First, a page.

Iowa State Fair has jumped firmly on the JK Rowling bandwagon in the run-up to this week's release of Harry Potter and the Deathly Hallows by announcing an audacious butter sculpture of the boy wizard, the Des Moines Register reports.
Considering the technical complexity of modern commercial aircraft and the operational complexities of running any airline service, it may seem surprising - especially to anyone steeped in the ways of business and/or operational automation - to consider the level to which a commitment to paper is maintained.
UpdatedNintendo has pulled its new Wii console game Mario Party 8 from UK shops just days after its release and during a massive TV advertising campaign for the title.
The Chinese government's weather-control programme, more accustomed to bringing down rains on parched crops, has announced a new and ambitious mission. The People's Republic is due to host the Summer Olympics next year, and if the weather dares to defy the commies it will be brought into line by force.
Editors' BlogI'm just contemplating my notes from a roundtable hosted by Trolltech product director Naren Karattup, entitled Unleashing the creative power of the developer – you unleash wild animals, don't you? I think I'm bit nervous.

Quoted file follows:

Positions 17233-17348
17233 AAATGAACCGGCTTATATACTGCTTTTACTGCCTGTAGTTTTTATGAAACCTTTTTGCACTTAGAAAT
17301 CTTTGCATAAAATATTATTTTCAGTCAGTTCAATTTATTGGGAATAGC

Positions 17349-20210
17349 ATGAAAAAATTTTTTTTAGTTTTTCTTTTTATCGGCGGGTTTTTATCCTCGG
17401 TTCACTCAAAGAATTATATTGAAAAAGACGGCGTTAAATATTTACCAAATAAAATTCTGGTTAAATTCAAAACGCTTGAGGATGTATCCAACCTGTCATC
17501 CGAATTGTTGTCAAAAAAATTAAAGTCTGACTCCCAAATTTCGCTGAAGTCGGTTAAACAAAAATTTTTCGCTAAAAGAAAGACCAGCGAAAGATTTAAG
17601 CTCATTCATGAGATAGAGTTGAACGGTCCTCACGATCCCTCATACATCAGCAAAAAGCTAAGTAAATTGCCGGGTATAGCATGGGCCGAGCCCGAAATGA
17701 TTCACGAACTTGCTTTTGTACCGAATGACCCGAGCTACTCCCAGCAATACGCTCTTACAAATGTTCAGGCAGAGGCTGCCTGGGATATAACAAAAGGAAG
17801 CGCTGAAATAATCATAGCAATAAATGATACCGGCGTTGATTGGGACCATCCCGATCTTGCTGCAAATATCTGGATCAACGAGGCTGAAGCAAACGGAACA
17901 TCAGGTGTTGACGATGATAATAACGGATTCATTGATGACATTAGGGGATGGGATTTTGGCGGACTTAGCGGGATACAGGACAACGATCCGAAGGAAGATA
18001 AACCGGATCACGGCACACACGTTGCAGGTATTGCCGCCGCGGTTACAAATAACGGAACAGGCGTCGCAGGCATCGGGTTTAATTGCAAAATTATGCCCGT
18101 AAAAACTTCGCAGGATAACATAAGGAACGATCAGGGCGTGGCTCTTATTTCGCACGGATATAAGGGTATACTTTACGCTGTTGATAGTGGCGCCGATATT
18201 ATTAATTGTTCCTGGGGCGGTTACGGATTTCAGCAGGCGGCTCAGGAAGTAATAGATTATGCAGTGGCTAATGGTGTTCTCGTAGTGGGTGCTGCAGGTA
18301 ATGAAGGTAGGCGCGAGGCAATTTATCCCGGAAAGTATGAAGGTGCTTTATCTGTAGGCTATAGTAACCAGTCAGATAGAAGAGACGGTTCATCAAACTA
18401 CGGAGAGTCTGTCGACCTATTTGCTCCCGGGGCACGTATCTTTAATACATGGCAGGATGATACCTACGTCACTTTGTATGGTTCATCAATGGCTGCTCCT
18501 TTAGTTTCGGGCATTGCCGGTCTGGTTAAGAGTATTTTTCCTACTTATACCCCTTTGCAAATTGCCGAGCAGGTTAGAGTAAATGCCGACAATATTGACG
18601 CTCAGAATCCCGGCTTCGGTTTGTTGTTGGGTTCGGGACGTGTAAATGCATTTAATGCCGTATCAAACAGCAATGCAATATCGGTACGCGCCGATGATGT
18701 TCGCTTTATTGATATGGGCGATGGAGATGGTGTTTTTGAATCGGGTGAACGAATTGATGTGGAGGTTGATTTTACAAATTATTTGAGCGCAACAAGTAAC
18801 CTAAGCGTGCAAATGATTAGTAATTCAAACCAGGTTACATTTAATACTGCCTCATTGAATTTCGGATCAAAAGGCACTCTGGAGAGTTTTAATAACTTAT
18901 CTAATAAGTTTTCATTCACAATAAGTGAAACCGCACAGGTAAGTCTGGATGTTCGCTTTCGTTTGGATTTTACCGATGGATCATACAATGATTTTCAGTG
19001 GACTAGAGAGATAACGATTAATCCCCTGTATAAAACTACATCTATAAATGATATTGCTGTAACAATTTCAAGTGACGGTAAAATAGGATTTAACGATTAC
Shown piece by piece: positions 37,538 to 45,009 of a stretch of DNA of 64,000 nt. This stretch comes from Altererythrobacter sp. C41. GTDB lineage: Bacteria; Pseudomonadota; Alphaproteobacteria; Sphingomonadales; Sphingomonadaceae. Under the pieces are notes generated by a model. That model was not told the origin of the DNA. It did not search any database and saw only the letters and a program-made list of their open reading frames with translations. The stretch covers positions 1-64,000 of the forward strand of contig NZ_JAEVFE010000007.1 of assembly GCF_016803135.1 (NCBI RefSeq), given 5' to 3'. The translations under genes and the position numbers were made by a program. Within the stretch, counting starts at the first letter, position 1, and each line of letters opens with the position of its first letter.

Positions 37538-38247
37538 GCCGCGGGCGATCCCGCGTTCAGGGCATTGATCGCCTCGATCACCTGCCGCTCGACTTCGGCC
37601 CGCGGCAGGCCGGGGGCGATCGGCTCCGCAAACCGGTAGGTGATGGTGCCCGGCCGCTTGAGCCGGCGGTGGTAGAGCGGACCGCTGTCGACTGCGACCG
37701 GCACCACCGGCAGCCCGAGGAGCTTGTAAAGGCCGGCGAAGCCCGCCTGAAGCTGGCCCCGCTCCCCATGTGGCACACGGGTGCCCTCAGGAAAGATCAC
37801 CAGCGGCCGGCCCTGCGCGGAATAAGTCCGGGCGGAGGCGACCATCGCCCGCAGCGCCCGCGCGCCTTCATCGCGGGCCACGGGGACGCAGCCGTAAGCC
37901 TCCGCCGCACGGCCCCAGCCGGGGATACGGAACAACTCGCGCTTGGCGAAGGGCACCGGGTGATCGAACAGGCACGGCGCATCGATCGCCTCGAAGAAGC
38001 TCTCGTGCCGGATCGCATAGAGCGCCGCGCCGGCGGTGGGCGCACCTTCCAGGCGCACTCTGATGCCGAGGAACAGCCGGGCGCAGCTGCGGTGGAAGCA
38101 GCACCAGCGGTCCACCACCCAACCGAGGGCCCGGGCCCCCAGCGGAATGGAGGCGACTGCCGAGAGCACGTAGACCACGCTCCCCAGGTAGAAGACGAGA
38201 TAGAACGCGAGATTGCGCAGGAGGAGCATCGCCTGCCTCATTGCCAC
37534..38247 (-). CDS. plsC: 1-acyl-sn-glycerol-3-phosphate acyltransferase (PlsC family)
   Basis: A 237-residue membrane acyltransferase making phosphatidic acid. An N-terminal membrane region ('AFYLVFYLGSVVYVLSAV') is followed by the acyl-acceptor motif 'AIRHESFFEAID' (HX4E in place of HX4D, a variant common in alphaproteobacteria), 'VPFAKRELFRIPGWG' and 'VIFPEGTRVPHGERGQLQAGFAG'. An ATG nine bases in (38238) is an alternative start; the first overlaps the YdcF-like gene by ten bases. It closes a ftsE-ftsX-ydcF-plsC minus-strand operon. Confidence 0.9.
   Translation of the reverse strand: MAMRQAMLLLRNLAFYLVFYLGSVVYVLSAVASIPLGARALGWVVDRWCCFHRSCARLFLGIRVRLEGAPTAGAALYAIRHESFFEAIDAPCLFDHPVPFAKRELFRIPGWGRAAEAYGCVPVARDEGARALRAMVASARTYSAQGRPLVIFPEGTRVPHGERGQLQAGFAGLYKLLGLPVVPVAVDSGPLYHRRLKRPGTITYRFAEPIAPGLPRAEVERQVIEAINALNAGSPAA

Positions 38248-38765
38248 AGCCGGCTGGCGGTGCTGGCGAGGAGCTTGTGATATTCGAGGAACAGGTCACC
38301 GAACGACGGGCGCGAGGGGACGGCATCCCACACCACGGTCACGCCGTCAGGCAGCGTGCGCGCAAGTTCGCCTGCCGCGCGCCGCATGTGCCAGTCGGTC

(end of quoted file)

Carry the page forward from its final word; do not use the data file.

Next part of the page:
Apple will release a second-generation, lower cost iPhone in September for an iPod-like price of $249-299 - if a Chinese-language newspaper report citing Taiwanese industry moles is to be believed, that is.
Residents downstream of China's controversial Three Gorges Dam in Hunan province have responded in traditional fashion to a plague of two billion rats forced into farmland by rising water levels - by offering them to restaurants in neighbouring Guangdong province, the home of "if it's edible, we'll eat it" Cantonese cuisine.
A German bus driver demonstrated exemplary concern for his passengers' safety when he ordered a 20-year-old sales clerk to shift her mammary assets or vacate the vehicle, Bild reports.
Apple's online AppleStore - it's US incarnation, at least - has temporarily shut its doors to customers pending an update. This typically happens when the Mac maker's just about to announce new products.
US negotiators in Brussels expect to reach agreement with the European Union within a week regarding cooperative use of the American Global Positioning System (GPS) and the EU's proposed Galileo sat-nav constellations.
Symantec has updated its anti-virus definition files after a duff update falsely identified two open source packages as adware.